Editors’ pickMed

We Need More Medical Scribes – Op-(m)ed

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By Kunal Sindhu, MD

On the last day of one of my outpatient rotations, I was introduced to the new medical scribe who would be working in the clinic going forward. It was my first and, to date, only experience working with a scribe.

While worried at first that an additional person in the examination room might alienate my patients, I was pleasantly surprised to find that the scribe—a young man who had recently graduated from college and seemed genuinely interested in medicine—had embedded himself into patient rooms so discreetly. My patients welcomed his presence, and some even seemed to relish the opportunity to share their stories with an additional person.

I found that I was able to devote far more time to making eye contact with my patients and addressing all of their concerns since I did not have to worry as much about my notes. At the end of the day, for the first time all rotation, I was able to leave the clinic on-time thanks to the scribe’s assistance in completing the day’s required documentation.

I still remember how much better that clinic day was solely due to the scribe helping me complete my notes. As it currently stands, physicians at all levels are spending far too much time on electronic medical records (EMRs), which are driving increasingly unmanageable documentation requirements. A 2016 study of 41 medical interns found that they were spending an astonishing 5–7 hours per day on EMRs. Another 2016 study found that physicians spent just over a quarter of their day with patients, but nearly half of their time is spent completing EMRs and desk work. In other words, for every hour they spent with patients, physicians spent nearly two hours on EMR and desk work. The physicians in the latter study who kept after-hour diaries reported spending 1–2 hours of personal time each night to complete work tasks, mostly associated with the EMRs.

This is unsustainable. Patients come to see us to tell us their symptoms, express their fears, be reassured, and get better. With fewer and fewer minutes available to patients, I fear that we, as a profession, will no longer be able to sufficiently cater to their needs. Over time, this could have long-term ramifications on the all-important patient-provider relationship, undermining patients’ trust and satisfaction. The burdens of documentation associated with EMRs have become too great for physicians to handle by themselves.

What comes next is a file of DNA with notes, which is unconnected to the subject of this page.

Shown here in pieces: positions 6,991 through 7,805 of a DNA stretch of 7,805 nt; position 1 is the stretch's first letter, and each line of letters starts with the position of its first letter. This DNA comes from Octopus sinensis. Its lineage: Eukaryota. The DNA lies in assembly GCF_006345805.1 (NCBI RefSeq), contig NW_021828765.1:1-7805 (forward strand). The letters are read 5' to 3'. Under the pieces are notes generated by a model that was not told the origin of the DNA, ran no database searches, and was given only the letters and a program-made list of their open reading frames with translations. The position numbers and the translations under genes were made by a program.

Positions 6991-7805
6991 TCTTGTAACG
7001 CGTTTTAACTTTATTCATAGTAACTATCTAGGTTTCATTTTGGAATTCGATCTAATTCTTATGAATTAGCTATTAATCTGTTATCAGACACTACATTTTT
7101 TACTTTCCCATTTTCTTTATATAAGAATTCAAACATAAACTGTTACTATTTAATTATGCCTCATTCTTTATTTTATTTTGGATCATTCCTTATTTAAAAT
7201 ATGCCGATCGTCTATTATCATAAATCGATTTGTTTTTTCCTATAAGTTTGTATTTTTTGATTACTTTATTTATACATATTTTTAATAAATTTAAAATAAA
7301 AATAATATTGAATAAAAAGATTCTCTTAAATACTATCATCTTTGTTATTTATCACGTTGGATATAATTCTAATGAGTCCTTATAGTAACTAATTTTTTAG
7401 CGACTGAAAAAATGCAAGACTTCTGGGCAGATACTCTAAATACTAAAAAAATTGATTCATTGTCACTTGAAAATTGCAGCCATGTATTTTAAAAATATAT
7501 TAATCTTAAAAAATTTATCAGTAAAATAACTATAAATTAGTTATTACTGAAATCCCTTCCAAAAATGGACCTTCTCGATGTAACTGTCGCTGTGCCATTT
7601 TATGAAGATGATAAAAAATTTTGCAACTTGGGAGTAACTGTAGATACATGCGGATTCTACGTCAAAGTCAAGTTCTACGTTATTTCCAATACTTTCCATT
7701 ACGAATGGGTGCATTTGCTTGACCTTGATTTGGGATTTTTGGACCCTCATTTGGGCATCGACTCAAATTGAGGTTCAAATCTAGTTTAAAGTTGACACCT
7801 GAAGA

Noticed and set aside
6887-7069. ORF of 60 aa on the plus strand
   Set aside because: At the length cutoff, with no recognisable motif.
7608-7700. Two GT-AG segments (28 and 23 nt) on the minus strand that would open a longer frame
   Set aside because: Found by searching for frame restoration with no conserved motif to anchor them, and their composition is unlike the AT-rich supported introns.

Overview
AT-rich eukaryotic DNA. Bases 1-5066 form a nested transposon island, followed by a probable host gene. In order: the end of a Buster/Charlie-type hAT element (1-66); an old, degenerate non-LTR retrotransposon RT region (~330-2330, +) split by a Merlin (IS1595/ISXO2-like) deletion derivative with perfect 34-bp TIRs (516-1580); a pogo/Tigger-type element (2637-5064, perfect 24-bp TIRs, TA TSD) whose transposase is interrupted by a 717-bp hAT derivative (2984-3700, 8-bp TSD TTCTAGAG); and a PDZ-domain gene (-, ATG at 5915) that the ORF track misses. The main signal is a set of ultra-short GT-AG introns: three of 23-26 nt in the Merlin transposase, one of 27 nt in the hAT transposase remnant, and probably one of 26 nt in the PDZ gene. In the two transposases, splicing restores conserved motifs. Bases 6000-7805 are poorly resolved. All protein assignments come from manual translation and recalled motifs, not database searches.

That’s why a recent study in JAMA Internal Medicine got my attention. Primary care providers (PCPs) were randomly assigned to start the first three months of the year with or without medical scribes, and then alternated every three months for a year. The availability of medical scribes was associated with reduced EMR documentation after work hours and greater likelihood that PCPs spent more than 75% of a patient visit interacting with the patient. Importantly, like in my clinic, only 2.4% of the patients in this study reported that having a scribe present had a negative effect on their visit.

In other words, the use of medical scribes may hold the key to reducing documentation that has plagued the rise of EMRs and turned many physicians against such administrative processes. Perhaps most importantly, by freeing an hour or two per night for personal time and refocusing physicians’ jobs on actual patient care (the reason that many of us pursued the profession in the first place), the use of scribes may help combat the burnout crisis in American medicine. With nearly half of American physicians currently reporting burnout, this is an intervention worth considering.

While hiring new scribes would undoubtedly be associated with new fixed costs, in the grand scheme of things, they would be relatively low. One study by members of an academic Dermatology practice found that the costs of new scribes to a hospital was covered by seeing one additional patient per session. The trade-off between the number of additional patients that have to be seen to pay for the costs of new scribes would likely vary across specialties. But this is a small price to pay given the considerable potential benefits of scribes.

Medical scribes have the potential to remake American medicine. As a clinician, the possibility of being freed from the burdens of excessive documentation and having more time with my patients is tantalizing. On a systemwide level, by helping to reduce after-hours work and refocusing physicians’ time and energy on the direct provision of patient care, scribes may help fight physician burnout. Importantly, scribes may be able to achieve these objectives at a relatively low cost. Medical leaders would be wise to consider investing in their services.

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